Once again blaming a “changing of the times,” officials from the Whig party recently conceded that 2016 election results were the worst on record. With limited data in public records, a recent offhand interview with party spokesman Willie Person Mangum III revealed that the totals were exceedingly low.
“Remarkably poor,” Mangum reflected. “Like, I could name most of our voting base by name, over a kettle dinner.”
Following a “golden age” in the 1840s, the Whig party has seen their voting base diminish. Holding strong to party stances on prohibition, American Indian relocation and a strong distaste for British colonialism, Mangum admits Whig views struggle to find a key demographic in the modern era.
“After Millard (Fillmore) left office, it seems like that was the beginning of the end,” says Mangum. “But if no one else will hold on to to these values, the movement will die out.”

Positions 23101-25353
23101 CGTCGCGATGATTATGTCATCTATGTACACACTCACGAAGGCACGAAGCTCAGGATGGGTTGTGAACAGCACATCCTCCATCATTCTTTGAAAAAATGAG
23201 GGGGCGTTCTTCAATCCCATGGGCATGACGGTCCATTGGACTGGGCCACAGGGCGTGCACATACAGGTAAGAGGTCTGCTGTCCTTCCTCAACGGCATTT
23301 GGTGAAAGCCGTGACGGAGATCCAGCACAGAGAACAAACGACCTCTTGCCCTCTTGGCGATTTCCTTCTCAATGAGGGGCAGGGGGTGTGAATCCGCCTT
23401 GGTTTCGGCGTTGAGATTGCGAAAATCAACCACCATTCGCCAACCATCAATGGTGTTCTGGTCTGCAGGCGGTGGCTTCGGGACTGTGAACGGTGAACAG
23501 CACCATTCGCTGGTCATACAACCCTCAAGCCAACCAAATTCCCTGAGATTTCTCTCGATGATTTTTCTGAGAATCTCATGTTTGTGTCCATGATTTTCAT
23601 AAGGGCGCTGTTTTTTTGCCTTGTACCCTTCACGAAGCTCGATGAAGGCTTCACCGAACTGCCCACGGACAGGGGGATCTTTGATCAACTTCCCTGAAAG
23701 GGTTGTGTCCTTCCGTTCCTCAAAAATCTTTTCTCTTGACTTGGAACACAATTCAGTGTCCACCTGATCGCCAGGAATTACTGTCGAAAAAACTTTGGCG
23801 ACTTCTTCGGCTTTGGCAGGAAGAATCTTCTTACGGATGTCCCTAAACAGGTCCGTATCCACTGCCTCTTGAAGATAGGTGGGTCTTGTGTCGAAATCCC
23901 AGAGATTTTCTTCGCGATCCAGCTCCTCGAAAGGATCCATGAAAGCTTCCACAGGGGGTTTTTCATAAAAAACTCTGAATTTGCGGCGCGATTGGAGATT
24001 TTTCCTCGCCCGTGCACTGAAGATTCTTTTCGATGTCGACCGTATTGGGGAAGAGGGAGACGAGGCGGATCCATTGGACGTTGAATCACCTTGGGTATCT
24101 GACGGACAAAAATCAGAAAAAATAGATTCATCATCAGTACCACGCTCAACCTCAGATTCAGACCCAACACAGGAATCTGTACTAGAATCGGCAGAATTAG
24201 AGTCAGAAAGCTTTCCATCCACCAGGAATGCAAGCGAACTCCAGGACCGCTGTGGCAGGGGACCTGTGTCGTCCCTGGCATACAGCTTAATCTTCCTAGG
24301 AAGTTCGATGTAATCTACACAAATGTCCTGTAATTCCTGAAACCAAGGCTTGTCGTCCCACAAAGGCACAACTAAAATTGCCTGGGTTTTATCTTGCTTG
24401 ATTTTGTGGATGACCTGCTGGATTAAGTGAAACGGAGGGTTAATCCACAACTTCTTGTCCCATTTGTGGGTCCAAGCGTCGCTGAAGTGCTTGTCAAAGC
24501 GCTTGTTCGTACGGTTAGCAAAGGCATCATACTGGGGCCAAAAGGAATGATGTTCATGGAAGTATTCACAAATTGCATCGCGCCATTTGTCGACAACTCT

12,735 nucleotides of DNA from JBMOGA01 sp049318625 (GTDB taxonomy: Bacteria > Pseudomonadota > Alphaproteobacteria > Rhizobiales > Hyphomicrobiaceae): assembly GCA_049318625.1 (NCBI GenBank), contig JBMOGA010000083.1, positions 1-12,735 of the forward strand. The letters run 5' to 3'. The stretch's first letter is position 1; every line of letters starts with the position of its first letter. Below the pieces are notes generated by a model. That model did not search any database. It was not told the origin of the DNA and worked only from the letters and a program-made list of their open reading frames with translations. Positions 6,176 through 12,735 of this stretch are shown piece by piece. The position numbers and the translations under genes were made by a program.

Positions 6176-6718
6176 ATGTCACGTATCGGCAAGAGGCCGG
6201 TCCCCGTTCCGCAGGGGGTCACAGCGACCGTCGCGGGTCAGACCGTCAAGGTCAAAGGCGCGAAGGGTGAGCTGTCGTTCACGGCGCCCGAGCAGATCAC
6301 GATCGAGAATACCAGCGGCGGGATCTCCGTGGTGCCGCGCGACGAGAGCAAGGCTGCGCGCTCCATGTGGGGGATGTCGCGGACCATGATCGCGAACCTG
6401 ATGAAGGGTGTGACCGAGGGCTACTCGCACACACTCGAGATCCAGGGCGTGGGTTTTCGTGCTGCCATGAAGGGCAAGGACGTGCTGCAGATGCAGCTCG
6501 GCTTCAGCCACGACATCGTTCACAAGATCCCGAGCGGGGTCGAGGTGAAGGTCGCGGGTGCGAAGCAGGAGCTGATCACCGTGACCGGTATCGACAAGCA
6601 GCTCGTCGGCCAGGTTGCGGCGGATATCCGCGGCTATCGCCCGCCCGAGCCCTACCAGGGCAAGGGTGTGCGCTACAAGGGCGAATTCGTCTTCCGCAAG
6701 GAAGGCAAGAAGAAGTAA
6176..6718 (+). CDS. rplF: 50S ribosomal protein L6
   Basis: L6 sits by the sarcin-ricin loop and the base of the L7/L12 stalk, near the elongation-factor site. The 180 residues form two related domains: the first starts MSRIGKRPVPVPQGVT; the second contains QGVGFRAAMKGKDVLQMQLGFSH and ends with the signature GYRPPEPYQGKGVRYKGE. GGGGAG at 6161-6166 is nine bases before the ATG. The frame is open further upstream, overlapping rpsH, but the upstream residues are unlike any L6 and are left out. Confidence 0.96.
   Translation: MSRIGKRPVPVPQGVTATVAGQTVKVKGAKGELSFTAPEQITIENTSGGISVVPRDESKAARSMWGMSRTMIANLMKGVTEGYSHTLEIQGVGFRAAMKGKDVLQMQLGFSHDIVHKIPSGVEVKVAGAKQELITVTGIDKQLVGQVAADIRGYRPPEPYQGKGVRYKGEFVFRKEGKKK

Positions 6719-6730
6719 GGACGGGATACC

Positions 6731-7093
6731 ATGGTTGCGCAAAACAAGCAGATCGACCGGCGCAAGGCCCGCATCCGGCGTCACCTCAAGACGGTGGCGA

Studies suggest the movement is literally dying out, as most modern American cases of cholera appear to be tied almost exclusively to registered Whig voters, who reject modern vaccines as “King George’s Sleepy Cocktail.”
Recent Whig marketing campaigns have also struggled to gain a foothold. Mangum said the party hired a marketing consultant to help spread the message across modern channels, but admits their “1828 Tariff of Abominations” Snapchat filter was confusing to users.
“I thought it was a new film from those dudes that did the Saw movies,” said Cincinatti teenager Kollin Chelf.
A year like 2016 might lead some party leaders to throw in the towel, but Mangum remains optimistic about the party’s place on the proverbial ladder.
“Not our best year, but look at the Antimasons, World Workers Party and the Covenant Party,” he offers, gleefully. “We’ve still got a healthy lead over them, and hoping to consolidate their base.”